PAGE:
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Old 02-28-14, 08:40 PM
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What Is a Dielectric Nipple?

Brass nipples are best IMO, but heaters now come with the dielectrics installed...
 
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Old 02-28-14, 08:44 PM
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Here is what I recommend.

ProMax® 40-Gallon Gas Water Heater | A. O. Smith Water Heaters

Get here... call for pricing. (plumbing) Ferguson.

Locations Finder
 
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Old 03-01-14, 04:43 PM
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Thanks again for the advice and recommendation. However, I need a 50 gallon model. I did search all the main brands on the market. At the beginning, I wanted to buy the energy star rated model, but it's so hard to find a proper one, either pricey, power operated, or with other unacceptable points. It seems that the conventional (non-energy star certified) models are still the main stream. Based on the findings, I think that the most easy way for me might be to just buy the exact same model I'm using now - the Rheem 22V50F1, which still having a high rating online. The only disadvantage of this model is the 6-year warranty. The existing one started leaking 8 years after installation. Any opinion?
 
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Old 03-01-14, 06:47 PM
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The is the most eff atmospheric vent you can buy from what I know.. .70 EF... Subject to rebates too.. too..

Effex® High Efficiency 50-Gallon Gas Water Heater | A. O. Smith Water Heaters

If you want eff and warranty then the conservationist is best..

10 yr parts and tank warranty. .62 EF

Conservationist® Maximum Energy Efficiency 50-Gallon Gas Water Heater | A. O. Smith Water Heaters
 
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Old 03-01-14, 07:56 PM
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Yeah! It's on my research list. But I'm concerned about the noise that brought by the blower. Also it's equipped with the "Powered Anode" and "electronic ignition". There features make it non-workable when power outage happens.
 
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Old 03-03-14, 12:49 AM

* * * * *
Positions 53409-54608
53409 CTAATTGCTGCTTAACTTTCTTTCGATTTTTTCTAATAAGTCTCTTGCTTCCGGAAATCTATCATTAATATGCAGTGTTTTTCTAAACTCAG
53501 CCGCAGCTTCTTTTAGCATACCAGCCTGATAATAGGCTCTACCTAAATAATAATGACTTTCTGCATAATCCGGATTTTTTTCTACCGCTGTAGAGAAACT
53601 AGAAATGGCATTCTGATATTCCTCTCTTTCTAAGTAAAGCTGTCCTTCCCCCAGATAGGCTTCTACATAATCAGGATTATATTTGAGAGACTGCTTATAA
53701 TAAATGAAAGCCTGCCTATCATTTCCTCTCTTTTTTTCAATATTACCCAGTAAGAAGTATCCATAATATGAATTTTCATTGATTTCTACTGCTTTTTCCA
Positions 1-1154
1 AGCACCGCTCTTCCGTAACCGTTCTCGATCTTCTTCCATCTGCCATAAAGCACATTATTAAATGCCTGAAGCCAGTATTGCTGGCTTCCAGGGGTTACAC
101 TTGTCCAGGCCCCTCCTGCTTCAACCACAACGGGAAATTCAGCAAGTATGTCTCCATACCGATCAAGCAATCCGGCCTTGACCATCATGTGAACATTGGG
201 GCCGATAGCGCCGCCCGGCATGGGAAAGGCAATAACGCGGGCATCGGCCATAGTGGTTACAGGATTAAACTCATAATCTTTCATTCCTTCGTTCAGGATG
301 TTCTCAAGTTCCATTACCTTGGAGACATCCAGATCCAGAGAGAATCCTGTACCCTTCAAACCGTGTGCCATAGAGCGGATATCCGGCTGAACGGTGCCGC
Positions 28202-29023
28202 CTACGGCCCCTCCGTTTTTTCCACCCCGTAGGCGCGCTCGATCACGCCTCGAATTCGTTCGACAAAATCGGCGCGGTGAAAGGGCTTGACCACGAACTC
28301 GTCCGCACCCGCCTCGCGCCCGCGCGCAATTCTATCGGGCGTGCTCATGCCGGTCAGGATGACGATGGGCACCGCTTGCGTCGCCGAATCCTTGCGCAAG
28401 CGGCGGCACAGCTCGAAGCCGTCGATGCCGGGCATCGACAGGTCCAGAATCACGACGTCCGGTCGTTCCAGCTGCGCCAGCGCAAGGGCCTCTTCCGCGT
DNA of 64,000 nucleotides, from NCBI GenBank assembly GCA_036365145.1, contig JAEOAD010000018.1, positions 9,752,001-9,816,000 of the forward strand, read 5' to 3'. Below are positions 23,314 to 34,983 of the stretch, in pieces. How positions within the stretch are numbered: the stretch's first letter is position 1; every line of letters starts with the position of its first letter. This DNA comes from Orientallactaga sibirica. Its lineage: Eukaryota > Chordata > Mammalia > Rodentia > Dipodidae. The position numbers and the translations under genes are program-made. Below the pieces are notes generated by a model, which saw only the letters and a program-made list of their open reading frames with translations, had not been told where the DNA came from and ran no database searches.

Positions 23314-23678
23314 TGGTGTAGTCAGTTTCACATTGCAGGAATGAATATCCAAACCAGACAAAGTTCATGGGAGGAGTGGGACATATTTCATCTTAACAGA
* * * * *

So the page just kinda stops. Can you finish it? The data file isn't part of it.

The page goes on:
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The following is MY OPINION!

The self cleaning dip tube costs the manufacturer somewhere between nothing and a dollar. I see no reason to spend a significant increase for it. There is no difference in the tank between the shortest and the longest guarantee. The additional cost for the longer guarantee is simply an added insurance premium with the manufacturer betting against the consumer that the tank will last through the guarantee period. I advise getting the shortest guarantee and saving that extra money for eventual replacement. Performing the least little bit of maintenance on a tank-type heater and you should get at least ten years of service UNLESS you have VERY aggressive water.

On a new tank-type heater you want to replace the drain valve with a brass nipple and ball valve. Flush the tank at least once (twice is better) a year if you have average water and quarterly if you have bad water. After the second year in service remove and inspect the anode rod. If it is more than half eaten away replace it. Check it again in two years and so forth. These two things will do more good in ensuring a long life than any guarantee.

If you don't need a power vent (i.e. you have a chimney) then don't even consider anything but an atmospheric burner with a pilot light. The difference in efficiency between the least efficient and the most efficient in this category is maybe 5% and that can be recovered to a significant amount by properly installing a blanket insulator. Follow the instructions on keeping the air filter clean and you should have no problems. IF you can get the higher efficiency unit (just thicker insulation between the tank and the sheet metal wrapper) with the shorter warranty that IS the most efficient use of capital.